How the GOP used Twitter to stretch election laws

by - November 18, 2014

Republicans and outside groups used anonymous Twitter accounts to share internal polling data ahead of the midterm elections, CNN has learned, a practice that raises questions about whether they violated campaign finance laws that prohibit coordination. The Twitter accounts were hidden in plain sight. The profiles were publicly available but meaningless without knowledge of how to find them and decode the information, according to a source with knowledge of the activities.

The practice is the latest effort in the quest by political operatives to exploit the murky world of campaign finance laws at a time when limits on spending in politics are eroding and regulators are being defanged. The law says that outside groups, such as super PACs and non-profits, can spend freely on political causes as long as they don't coordinate their plans with campaigns. Sharing costly internal polls in private, for instance, could signal to the campaign committees where to focus precious time and resources.

The groups behind the operation had a sense of humor about what they were doing. One Twitter account was named after Bruno Gianelli, a fictional character in The West Wing who pressed his colleagues to use ethically questionable "soft money" to fund campaigns. A typical tweet read: "CA-40/43-44/49-44/44-50/36-44/49-10/16/14-52-->49/476-10s." The source said posts like that -- which would look like gibberish to most people -- represented polling data for various House races.

Source: How the GOP used Twitter to stretch election laws - CNN.com

The definition of "coordinated" in campaign spending sits on murky legal territory. In this case, since the tweets were posted publicly, albeit quietly, it's unclear whether any rules were violated. The GOP accused Democrats of skirting campaign laws when tweets posted by the Democratic Senatorial Campaign Committee's accounts later showed up in ads funded by outside groups. It does seem like the people behind the Twitter accounts had a sense of humor. As CNN explains, one of the now-deleted accounts was named after the fictional West Wing character Bruno Gianelli, who attempted to fund campaigns with possibly unethical cash.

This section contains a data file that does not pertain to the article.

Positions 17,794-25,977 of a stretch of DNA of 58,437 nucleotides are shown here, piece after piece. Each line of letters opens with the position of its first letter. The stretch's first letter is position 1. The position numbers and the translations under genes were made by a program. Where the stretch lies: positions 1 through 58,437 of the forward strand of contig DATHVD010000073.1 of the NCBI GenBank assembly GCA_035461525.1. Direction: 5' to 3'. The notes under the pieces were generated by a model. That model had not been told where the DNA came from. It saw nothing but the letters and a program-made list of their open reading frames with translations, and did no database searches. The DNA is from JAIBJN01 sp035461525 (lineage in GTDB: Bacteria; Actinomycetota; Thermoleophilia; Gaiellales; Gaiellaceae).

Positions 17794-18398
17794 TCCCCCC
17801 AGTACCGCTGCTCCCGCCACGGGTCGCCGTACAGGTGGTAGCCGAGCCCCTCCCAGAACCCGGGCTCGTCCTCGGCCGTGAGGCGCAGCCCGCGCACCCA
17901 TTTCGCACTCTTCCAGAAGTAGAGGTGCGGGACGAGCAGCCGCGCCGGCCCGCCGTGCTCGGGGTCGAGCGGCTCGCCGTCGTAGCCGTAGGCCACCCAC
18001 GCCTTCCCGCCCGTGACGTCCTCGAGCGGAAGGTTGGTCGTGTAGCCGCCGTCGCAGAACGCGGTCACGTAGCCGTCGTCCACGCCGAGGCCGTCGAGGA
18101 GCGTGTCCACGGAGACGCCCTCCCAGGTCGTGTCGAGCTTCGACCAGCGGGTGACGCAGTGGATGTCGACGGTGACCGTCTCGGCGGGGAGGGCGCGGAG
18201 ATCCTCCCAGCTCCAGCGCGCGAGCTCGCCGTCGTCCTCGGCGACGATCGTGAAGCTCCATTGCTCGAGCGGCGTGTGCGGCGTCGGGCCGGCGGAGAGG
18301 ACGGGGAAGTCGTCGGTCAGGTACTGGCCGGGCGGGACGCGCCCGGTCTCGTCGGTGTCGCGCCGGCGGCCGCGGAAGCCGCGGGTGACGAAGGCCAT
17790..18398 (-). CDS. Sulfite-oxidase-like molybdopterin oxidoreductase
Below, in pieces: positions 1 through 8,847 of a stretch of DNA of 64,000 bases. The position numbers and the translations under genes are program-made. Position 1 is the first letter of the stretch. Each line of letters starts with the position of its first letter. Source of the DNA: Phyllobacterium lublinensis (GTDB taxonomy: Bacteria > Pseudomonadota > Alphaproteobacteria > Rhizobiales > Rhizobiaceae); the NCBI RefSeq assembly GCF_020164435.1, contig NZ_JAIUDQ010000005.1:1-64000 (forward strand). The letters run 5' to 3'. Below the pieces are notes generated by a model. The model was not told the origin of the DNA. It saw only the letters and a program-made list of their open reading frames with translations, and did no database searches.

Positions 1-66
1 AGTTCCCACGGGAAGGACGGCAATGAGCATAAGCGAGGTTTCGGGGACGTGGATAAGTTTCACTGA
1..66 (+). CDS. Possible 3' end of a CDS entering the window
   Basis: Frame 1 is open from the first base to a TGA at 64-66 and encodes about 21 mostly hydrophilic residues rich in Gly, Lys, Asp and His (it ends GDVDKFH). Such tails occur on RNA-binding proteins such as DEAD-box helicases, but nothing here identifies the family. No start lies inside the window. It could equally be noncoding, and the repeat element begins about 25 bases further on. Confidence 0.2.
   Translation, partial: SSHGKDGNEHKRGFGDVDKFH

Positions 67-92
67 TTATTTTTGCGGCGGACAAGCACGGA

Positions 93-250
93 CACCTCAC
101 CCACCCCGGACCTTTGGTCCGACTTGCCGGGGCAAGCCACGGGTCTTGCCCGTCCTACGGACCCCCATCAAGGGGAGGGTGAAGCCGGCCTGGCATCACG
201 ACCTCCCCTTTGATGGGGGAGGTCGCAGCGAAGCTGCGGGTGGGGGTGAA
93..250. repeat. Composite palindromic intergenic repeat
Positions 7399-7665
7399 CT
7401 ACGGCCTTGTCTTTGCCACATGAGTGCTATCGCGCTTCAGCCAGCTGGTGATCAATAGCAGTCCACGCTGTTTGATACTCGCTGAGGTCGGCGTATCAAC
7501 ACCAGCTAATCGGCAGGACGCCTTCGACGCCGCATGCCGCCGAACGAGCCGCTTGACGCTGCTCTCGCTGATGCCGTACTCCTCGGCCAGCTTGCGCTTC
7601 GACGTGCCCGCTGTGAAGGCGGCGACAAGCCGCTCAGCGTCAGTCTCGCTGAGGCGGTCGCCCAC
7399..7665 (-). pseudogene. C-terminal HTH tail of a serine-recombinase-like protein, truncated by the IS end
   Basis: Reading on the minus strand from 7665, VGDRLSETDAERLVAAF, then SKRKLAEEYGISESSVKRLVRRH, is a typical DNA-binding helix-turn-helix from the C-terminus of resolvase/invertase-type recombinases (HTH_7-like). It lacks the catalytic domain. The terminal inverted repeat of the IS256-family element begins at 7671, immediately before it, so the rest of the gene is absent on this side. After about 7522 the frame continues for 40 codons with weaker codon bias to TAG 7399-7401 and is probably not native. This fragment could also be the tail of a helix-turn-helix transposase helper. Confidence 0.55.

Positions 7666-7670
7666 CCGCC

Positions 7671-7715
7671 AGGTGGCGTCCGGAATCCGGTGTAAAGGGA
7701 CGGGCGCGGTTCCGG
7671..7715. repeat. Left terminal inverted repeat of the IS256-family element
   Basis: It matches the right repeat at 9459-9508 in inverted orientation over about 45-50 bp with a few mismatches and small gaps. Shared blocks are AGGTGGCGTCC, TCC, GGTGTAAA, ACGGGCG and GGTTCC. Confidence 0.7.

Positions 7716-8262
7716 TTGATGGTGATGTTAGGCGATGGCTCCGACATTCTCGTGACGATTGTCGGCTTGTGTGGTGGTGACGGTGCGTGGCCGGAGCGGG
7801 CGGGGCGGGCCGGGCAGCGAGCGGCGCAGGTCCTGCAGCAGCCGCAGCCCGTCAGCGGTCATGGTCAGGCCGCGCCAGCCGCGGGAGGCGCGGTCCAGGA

Source: The GOP used Twitter to skirt campaign finance laws, CNN says | The Verge

The issue was thrust into the spotlight Monday after CNN reported that the House Republicans’ campaign arm and two of the biggest outside groups that support GOP candidates – American Action Network and American Crossroads – used anonymous Twitter accounts to share internal polling data, citing a source with knowledge of the activities.  The Twitter accounts that broadcast the poll data during the 2014 cycle had such names as brunogianelli44 – named after a character on the TV show “The West Wing” – and broadcast in extreme shorthand, with one tweet on polling data in a California House race reading “CA-40/43-44/49-44/44-50/36-44/49-10/16/14-52–>49/476-10s,” according to the CNN story. The Twitter accounts, which couldn’t be easily linked back to their authors, were deleted shortly after CNN contacted the groups about their existence, CNN said. The House GOP fundraising arm–the National Republican Congressional Committee–and the two groups declined to comment on the CNN report. Both American Action Network and American Crossroads are staffed heavily by former campaign aides to the NRCC and tend to complement the party’s official political activity by running campaign ads in weeks when the party is dark. House Majority PAC occupies a similar role for the Democrats. Campaign-finance laws prohibit these groups that collect limitless sums, called super PACs, from coordinating directly with individual campaigns or the party committees supporting them. As a result, Republican and Democratic groups have devised a series of workarounds to publicly communicate polling and strategy, using press releases, Web videos and other means. Whether the groups’ reported actions could be illegal depends on two factors, said Kenneth Gross, the former head of the Federal Election Commission’s enforcement division. The first is whether the groups exchanged a decoder in order to understand the tweets. “The real thing that’s a problem is if there’s some sort of prearrangement,” he said. “If you put gibberish out on the street, that in and of itself is not a problem—if someone can figure it out.” The second question, Mr. Gross said, is whether publishing data in a public forum, but through an obscure account, counts as public information. “That’s a question that would have to be addressed,” he said. Sharing nonpublic polling data with another committee is generally treated as a contribution, said Jan Baran, a campaign-finance lawyer with Wiley Rein. The sharing of information via Twitter accounts, therefore, could be considered as a contribution from a super PAC to a party committee, which the FEC prohibits. The groups could also run into trouble for having failed to report the exchange as a contribution on their filings.

Source: Sharing Data on Twitter Raises Campaign-Finance Questions - Washington Wire - WSJ

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